I have just finished The True Adventures of Charley Darwin which is coming out on Jan. 1, 2009. Carolyn Meyer, whose main genre is wonderful historical fiction, doesn't disappoint with this one. We are introduced to a motherless 8 year-old Charley in the early chapters and we see how he is spirited away to Shrewsbury School, a boarding school for boys, where Charley's brother Erasmus is already safely tucked away. Ironically, the school is not far from Charley's home and his doctor father and many sisters, and Charley often secretly runs the entire distance home to visit his doting sisters.
Who would have ever known Charles Darwin was a poor student? He hated being told what to read and write and he harbored a special abhorrence for the Greek and Latin he was meant to study. Instead, he found friends to run in nature with him so he could nourish his love of natural science and history. Eventually, Charley convinces his father he isn't a great student and his father suggests Charles become a clergyman! Before taking Holy Orders, Charley is offered space on The Beagle, a ship where he can sail for two years exploring the parts of the natural world he is so drawn to. With his father's hesitant blessing, Charley boards The Beagle, which turns into a five-year journey. The novel ends shortly after his return and his marriage to a cousin.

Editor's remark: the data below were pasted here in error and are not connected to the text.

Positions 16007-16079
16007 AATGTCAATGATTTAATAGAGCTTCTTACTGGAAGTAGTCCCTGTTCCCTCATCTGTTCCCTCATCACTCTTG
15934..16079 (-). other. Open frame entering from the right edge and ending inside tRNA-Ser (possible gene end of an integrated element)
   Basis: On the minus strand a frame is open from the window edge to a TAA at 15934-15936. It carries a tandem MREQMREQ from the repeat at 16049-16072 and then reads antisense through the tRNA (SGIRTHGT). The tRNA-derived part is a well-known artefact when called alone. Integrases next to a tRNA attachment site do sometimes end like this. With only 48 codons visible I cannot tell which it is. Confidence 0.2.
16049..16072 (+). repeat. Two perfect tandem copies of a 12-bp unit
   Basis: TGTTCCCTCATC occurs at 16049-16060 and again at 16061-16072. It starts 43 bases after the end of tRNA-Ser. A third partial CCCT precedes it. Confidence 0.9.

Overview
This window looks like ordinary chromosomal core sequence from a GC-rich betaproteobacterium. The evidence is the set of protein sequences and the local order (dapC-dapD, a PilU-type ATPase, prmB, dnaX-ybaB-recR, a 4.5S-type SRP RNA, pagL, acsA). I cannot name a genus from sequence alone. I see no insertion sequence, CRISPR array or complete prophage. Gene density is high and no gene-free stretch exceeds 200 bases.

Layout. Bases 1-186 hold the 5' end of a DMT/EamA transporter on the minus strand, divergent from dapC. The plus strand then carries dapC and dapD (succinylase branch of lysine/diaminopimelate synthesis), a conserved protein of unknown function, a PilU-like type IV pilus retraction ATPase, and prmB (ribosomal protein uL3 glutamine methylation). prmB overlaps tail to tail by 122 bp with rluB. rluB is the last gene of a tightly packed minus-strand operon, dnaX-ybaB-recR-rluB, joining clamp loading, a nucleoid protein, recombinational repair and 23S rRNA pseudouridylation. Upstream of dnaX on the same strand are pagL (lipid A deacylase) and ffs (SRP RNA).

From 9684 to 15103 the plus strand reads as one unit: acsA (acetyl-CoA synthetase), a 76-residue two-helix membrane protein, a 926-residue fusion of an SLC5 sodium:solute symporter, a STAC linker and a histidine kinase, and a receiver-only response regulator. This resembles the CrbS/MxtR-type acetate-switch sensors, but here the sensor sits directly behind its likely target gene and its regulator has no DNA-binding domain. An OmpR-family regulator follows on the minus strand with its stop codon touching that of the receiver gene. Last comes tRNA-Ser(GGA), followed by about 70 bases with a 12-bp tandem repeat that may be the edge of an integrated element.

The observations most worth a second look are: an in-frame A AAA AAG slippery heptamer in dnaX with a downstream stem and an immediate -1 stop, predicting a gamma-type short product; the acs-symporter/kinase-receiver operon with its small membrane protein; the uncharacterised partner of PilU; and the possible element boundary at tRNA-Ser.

One of the intriguing pieces of this novel is that Meyer chose to tell it in a first person journal, which makes the reader definitely feel part of the historical plot. I found this book fascinating because I love historical fiction and I had limited knowledge about the early life of Charles Darwin. However, I think it would have limited appeal with middle grade readers. The plot sort of plods along with not much action except that Darwin knew his passion at a young age and pretty much eschewed all of the formal education he received in his privileged life.
Because I did love the slow, romantic story of how young Charley Darwin found his way into our history textbooks, I am going to give this ARC to my resident 8th grade historical fiction reviewer- I'll call her Michelle. I'm interested to see what an 8th grader has to say about this hovel and I will publish her response at a later date.
Post reading, I find that young Charley as a character has stayed with me for several days after finishing the story. Additionally, I found it interesting that he was so pampered by his father; I didn't know Darwin came from a wealthy family. The fact that his father tried to convince Charles to become part of the church seems so humorous to me right now! The church and Darwin have been at odds since his Origin of Species was published! At least he told his wife before marrying her that his views didn't really mesh with those of the church.